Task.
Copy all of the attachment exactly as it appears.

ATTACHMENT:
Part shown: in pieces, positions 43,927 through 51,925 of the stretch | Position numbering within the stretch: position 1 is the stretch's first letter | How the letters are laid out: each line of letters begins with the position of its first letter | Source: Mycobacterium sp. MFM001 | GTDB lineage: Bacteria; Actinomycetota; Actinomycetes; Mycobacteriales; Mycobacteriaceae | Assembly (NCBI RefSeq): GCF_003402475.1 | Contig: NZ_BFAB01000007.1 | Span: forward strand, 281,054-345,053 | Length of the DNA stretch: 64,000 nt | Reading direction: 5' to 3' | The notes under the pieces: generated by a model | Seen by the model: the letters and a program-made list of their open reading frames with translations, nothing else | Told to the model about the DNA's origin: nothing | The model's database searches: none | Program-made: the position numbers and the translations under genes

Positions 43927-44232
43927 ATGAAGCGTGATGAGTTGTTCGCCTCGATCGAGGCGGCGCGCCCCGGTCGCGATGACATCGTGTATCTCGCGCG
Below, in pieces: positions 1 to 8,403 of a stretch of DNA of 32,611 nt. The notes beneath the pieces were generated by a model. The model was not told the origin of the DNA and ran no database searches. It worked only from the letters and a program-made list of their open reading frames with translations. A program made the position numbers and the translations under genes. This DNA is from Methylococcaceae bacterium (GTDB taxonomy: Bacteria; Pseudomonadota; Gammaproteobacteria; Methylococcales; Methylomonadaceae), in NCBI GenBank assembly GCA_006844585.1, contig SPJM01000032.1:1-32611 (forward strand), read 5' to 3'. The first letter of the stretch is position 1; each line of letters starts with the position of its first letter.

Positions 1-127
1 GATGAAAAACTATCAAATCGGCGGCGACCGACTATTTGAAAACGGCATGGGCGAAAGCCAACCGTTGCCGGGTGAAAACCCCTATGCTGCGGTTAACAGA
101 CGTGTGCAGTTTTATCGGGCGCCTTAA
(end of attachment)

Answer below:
Part shown: in pieces, positions 43,927 through 51,925 of the stretch | Position numbering within the stretch: position 1 is the stretch's first letter | How the letters are laid out: each line of letters begins with the position of its first letter | Source: Mycobacterium sp. MFM001 | GTDB lineage: Bacteria; Actinomycetota; Actinomycetes; Mycobacteriales; Mycobacteriaceae | Assembly (NCBI RefSeq): GCF_003402475.1 | Contig: NZ_BFAB01000007.1 | Span: forward strand, 281,054-345,053 | Length of the DNA stretch: 64,000 nt | Reading direction: 5' to 3' | The notes under the pieces: generated by a model | Seen by the model: the letters and a program-made list of their open reading frames with translations, nothing else | Told to the model about the DNA's origin: nothing | The model's database searches: none | Program-made: the position numbers and the translations under genes

Positions 43927-44232
43927 ATGAAGCGTGATGAGTTGTTCGCCTCGATCGAGGCGGCGCGCCCCGGTCGCGATGACATCGTGTATCTCGCGCG
Below, in pieces: positions 1 to 8,403 of a stretch of DNA of 32,611 nt. The notes beneath the pieces were generated by a model. The model was not told the origin of the DNA and ran no database searches. It worked only from the letters and a program-made list of their open reading frames with translations. A program made the position numbers and the translations under genes. This DNA is from Methylococcaceae bacterium (GTDB taxonomy: Bacteria; Pseudomonadota; Gammaproteobacteria; Methylococcales; Methylomonadaceae), in NCBI GenBank assembly GCA_006844585.1, contig SPJM01000032.1:1-32611 (forward strand), read 5' to 3'. The first letter of the stretch is position 1; each line of letters starts with the position of its first letter.

Positions 1-127
1 GATGAAAAACTATCAAATCGGCGGCGACCGACTATTTGAAAACGGCATGGGCGAAAGCCAACCGTTGCCGGGTGAAAACCCCTATGCTGCGGTTAACAGA
101 CGTGTGCAGTTTTATCGGGCGCCTTAA